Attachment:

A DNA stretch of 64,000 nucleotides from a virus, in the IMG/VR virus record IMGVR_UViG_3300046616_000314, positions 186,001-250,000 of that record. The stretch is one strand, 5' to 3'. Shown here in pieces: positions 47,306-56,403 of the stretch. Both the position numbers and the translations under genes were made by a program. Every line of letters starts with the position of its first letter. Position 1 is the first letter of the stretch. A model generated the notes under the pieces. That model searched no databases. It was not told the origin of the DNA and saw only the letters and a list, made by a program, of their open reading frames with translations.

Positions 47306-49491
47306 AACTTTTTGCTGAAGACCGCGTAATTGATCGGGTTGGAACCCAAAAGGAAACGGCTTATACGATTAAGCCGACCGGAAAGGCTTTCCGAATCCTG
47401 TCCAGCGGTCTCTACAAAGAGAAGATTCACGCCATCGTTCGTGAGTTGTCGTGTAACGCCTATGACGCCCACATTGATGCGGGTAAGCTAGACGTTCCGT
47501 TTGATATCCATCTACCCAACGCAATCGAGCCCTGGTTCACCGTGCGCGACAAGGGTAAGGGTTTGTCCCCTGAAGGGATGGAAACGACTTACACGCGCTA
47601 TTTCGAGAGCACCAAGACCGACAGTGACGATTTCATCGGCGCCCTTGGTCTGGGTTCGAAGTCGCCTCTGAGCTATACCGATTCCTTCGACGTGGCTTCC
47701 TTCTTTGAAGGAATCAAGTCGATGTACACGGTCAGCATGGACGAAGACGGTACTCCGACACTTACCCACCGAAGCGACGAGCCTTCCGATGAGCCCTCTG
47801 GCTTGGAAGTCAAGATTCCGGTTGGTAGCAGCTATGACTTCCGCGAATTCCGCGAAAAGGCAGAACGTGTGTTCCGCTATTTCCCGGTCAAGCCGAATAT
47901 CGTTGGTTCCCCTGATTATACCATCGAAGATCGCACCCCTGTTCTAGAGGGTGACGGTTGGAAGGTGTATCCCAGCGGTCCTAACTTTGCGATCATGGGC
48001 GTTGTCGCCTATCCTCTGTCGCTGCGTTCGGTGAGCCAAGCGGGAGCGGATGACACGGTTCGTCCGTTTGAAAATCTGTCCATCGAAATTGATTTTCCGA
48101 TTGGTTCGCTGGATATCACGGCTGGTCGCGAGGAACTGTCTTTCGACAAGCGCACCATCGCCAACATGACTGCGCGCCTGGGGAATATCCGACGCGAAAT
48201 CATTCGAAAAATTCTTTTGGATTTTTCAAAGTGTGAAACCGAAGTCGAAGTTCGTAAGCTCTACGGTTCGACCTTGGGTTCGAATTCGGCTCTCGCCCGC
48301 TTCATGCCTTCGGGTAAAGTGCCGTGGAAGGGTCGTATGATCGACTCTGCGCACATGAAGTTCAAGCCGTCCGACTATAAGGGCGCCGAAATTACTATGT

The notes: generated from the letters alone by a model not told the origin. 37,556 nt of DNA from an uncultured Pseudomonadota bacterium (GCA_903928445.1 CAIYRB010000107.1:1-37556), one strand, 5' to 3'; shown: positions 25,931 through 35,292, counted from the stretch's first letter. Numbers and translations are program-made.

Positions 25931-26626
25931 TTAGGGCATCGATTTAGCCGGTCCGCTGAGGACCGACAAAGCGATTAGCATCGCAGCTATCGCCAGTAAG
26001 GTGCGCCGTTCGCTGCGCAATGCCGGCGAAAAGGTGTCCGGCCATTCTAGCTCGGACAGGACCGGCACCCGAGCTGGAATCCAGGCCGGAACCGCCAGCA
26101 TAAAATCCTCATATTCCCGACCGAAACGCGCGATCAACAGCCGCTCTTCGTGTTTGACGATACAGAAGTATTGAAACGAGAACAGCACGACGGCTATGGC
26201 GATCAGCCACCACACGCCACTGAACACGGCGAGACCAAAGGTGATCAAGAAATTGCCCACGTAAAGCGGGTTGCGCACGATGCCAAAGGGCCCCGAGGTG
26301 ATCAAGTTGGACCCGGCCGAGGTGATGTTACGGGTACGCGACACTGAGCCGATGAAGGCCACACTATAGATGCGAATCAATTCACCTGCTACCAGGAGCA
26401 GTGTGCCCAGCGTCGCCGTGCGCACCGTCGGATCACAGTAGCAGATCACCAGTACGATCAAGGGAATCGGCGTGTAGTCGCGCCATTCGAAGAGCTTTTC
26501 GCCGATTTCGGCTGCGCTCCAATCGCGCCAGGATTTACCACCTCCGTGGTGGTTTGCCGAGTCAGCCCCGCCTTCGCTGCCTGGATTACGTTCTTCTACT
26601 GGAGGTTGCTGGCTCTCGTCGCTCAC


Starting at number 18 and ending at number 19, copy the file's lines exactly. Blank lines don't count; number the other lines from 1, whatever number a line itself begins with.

26101 TAAAATCCTCATATTCCCGACCGAAACGCGCGATCAACAGCCGCTCTTCGTGTTTGACGATACAGAAGTATTGAAACGAGAACAGCACGACGGCTATGGC
26201 GATCAGCCACCACACGCCACTGAACACGGCGAGACCAAAGGTGATCAAGAAATTGCCCACGTAAAGCGGGTTGCGCACGATGCCAAAGGGCCCCGAGGTG